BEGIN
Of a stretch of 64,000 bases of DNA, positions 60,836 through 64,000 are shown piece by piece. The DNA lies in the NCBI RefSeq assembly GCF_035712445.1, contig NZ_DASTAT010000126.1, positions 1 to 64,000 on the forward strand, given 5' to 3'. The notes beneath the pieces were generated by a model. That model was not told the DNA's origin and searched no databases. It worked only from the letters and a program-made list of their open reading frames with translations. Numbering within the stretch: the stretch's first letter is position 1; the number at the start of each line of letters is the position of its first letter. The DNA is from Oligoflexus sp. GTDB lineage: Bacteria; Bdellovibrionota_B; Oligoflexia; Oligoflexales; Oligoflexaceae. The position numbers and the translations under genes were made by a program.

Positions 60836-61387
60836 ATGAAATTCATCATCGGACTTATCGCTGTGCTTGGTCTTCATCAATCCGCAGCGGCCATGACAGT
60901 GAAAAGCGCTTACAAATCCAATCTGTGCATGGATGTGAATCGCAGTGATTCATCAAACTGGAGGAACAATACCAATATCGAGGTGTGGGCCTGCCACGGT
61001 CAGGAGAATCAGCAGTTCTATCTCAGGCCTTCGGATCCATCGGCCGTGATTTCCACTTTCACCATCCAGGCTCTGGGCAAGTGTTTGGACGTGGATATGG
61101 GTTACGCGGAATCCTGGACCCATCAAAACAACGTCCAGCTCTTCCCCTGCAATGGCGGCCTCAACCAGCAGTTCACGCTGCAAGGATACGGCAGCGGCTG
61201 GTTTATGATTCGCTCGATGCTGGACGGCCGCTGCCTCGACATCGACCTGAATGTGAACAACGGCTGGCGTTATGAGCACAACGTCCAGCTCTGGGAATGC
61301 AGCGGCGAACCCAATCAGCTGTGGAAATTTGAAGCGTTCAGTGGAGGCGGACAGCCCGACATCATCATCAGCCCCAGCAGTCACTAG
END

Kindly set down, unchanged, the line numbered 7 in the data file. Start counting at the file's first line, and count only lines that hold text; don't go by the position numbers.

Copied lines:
61201 GTTTATGATTCGCTCGATGCTGGACGGCCGCTGCCTCGACATCGACCTGAATGTGAACAACGGCTGGCGTTATGAGCACAACGTCCAGCTCTGGGAATGC